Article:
MUSKEGON, Mich. (WOOD) — The city of Muskegon is set to increase its parking capacity at Pere Marquette Park by 300 spots.
The city will also add a new 20-foot-wide walking and bicycle path. But this development comes at the expense of 11 trees and what some concerned residents call critical dune area.
“We need these trees. We need these trees to stay,” Darlene DeHuey, a concerned resident, said. “As soon as I heard that they were going to redesign the park and put in a lot of more parking places and basically take out all of these trees, I was just absolutely astounded.”
DeHuey has been advocating for the 11 Maple, Cottonwood and Locust trees to stay. She helped organize a small protest near the trees Monday afternoon.
“I’m not against maximizing use of the park, but just do it at a reasonable level and also include the trees because nature supports us. We aren’t going to live if we don’t have nature,” DeHuey said. “We want to preserve what’s beautiful down here and these are the only trees we have and there’s nothing unbeautiful about them. To me, they’re beautiful.”
They’re also beautiful to lifetime Muskegon resident Derek Olsen, who says preserving the trees is crucial for the lakeshore ecosystem.
“The city didn’t do a human impact study, traffic study or environmental impact study,” Olsen said. “I just believe that there has to be an alternative plan that could include saving these old heritage trees because what if we as the citizens don’t want to save money and pave this giant piece of black top? What if we don’t agree with that? I just don’t think the commission has taken an adequate amount of time and taken public input on something that needs to be talked about.”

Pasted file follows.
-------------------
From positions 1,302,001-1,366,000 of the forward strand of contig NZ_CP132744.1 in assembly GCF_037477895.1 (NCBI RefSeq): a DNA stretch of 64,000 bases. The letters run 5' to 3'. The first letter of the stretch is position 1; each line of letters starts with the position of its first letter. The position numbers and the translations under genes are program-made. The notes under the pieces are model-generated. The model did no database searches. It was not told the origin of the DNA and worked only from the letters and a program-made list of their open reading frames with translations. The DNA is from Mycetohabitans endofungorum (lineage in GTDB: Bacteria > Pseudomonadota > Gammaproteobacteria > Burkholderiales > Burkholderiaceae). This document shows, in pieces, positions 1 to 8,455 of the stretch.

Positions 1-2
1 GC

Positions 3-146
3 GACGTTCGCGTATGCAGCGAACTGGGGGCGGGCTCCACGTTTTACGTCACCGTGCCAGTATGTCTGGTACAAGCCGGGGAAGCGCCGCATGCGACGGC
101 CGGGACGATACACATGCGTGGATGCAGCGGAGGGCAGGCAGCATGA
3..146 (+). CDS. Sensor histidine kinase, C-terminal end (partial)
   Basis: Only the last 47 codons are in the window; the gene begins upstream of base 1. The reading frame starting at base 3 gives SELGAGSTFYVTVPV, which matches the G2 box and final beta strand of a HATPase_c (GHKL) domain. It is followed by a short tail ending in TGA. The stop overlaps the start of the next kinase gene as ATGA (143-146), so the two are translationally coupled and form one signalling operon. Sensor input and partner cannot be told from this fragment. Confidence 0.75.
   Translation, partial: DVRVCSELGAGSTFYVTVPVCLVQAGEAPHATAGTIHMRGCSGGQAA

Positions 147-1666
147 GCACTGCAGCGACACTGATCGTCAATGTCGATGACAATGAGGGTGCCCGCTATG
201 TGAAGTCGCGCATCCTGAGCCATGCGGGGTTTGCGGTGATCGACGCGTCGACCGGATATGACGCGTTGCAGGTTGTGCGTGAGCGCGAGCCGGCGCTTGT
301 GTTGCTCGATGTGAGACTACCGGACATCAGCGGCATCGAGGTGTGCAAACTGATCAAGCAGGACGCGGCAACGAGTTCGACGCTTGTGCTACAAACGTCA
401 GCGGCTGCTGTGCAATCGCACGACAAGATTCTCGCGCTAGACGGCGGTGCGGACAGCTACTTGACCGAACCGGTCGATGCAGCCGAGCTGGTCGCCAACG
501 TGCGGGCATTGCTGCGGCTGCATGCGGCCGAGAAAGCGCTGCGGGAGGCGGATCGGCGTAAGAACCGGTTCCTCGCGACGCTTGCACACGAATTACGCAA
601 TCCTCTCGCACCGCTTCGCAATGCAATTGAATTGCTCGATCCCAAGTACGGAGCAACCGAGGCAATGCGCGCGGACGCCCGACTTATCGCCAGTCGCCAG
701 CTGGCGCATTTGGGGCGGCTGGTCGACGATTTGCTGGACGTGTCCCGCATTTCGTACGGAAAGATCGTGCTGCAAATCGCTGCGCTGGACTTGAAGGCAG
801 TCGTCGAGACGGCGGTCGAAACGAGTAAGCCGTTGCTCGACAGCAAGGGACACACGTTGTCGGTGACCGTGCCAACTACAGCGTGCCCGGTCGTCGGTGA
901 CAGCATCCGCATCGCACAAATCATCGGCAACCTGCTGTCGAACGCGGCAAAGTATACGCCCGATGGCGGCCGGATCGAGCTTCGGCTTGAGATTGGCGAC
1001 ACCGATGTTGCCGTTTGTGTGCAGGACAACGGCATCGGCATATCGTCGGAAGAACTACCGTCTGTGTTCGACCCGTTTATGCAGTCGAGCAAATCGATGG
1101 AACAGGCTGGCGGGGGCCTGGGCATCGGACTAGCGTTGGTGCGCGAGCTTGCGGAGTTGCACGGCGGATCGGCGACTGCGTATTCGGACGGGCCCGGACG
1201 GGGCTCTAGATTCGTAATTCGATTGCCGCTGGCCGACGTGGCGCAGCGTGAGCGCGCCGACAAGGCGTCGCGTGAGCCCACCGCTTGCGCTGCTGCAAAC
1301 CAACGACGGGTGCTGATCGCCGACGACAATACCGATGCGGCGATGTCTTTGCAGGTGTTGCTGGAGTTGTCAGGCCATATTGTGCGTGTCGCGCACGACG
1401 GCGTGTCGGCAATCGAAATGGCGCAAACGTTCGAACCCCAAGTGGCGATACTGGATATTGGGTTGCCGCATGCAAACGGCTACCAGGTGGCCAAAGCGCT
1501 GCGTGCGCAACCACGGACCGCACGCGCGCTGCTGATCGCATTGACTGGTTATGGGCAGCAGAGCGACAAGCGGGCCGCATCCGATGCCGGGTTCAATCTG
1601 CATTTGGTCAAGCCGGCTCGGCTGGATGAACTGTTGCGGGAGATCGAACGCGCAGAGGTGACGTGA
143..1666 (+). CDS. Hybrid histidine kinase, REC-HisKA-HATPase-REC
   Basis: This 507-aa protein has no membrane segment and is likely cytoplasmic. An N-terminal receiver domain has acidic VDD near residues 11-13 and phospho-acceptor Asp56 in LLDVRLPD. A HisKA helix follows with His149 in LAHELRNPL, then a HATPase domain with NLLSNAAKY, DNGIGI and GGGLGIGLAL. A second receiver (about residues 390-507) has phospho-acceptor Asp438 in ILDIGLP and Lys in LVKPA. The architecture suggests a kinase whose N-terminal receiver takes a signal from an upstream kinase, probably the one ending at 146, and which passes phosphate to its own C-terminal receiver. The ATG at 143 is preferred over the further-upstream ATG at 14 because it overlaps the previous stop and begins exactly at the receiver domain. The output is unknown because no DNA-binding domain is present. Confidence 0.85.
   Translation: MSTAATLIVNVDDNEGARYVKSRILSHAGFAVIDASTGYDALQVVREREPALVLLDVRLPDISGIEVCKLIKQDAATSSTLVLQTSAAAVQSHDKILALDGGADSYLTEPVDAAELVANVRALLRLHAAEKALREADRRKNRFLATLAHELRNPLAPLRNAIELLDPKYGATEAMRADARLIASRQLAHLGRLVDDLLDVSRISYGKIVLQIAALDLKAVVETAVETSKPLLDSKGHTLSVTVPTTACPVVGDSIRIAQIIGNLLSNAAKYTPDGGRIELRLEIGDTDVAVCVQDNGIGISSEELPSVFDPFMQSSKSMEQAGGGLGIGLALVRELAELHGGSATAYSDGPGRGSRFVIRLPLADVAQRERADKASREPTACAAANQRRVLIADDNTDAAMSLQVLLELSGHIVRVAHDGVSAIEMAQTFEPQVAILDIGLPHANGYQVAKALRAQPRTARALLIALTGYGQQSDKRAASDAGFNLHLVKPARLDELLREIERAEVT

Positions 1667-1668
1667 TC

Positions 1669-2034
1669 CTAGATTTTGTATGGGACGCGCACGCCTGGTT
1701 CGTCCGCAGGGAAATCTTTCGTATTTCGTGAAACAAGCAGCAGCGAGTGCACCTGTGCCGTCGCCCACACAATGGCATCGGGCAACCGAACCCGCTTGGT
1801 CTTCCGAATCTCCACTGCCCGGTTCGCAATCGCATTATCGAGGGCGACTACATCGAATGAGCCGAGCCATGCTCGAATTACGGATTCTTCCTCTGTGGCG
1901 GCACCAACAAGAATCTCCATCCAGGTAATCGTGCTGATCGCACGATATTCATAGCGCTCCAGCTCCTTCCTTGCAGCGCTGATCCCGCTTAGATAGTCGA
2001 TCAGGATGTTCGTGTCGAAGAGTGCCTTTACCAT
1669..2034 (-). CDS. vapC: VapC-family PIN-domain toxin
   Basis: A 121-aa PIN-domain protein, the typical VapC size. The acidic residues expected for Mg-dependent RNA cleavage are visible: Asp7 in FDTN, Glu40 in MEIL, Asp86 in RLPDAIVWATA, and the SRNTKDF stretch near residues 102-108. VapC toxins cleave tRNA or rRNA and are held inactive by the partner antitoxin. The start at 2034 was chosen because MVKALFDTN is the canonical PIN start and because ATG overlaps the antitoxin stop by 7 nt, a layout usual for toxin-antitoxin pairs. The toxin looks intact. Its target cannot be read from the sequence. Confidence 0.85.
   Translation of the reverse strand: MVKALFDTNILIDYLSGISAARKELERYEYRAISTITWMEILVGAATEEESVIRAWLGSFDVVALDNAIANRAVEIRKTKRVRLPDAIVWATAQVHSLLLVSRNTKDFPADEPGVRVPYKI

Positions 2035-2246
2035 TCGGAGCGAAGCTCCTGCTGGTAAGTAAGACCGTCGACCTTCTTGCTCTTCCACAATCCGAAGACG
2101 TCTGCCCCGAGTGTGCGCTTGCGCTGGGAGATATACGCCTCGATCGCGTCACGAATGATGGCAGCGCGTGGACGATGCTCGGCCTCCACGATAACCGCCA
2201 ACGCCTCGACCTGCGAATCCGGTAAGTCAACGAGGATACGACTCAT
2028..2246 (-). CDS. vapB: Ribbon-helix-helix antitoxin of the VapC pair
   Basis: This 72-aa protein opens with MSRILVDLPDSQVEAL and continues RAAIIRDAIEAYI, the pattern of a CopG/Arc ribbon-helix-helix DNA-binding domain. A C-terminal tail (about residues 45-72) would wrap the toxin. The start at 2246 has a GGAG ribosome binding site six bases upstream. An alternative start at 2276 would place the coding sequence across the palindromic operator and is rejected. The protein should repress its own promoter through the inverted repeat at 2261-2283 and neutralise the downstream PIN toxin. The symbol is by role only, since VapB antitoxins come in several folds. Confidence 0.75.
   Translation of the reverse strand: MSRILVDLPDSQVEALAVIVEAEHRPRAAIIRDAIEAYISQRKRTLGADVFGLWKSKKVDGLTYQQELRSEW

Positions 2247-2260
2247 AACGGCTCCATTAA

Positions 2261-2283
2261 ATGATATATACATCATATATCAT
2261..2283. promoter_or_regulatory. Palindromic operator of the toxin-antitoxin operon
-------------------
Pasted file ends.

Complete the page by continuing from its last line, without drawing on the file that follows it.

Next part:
The city has plans to plant new saplings along the edge of the development, but protestors argue it’ll take too long for them to develop, and the shade that provide beachgoers is crucial.
“The problem is it will be decades by the time they even give anybody any shade,” DeHuey said. “You never cut a mature tree down when you’ve already got one. It’s predicted with the climate change report on Michigan, that we’re going to have 100 degree days. We’re going to need all the shade we can get.”
DeHuey believes the root of the city’s plans is motivated by money.
“That leads to the driving force behind this, which is money. They say it isn’t, but in the first year of them putting in these parking fees, they made over a half a million dollars. If they put in 300 more parking spaces, maybe they’ll approach a million? I don’t know,” DeHuey said. “They will do it. I’m sure they’re just champing at the bit to do it. Because once they’re gone, what do we have to say? All we can do is cry.”
The city commission of Muskegon has already voted and their development plans are scheduled to begin in the near future.
News 8 reached out to the city for comment and they said they were unfortunately too busy to speak.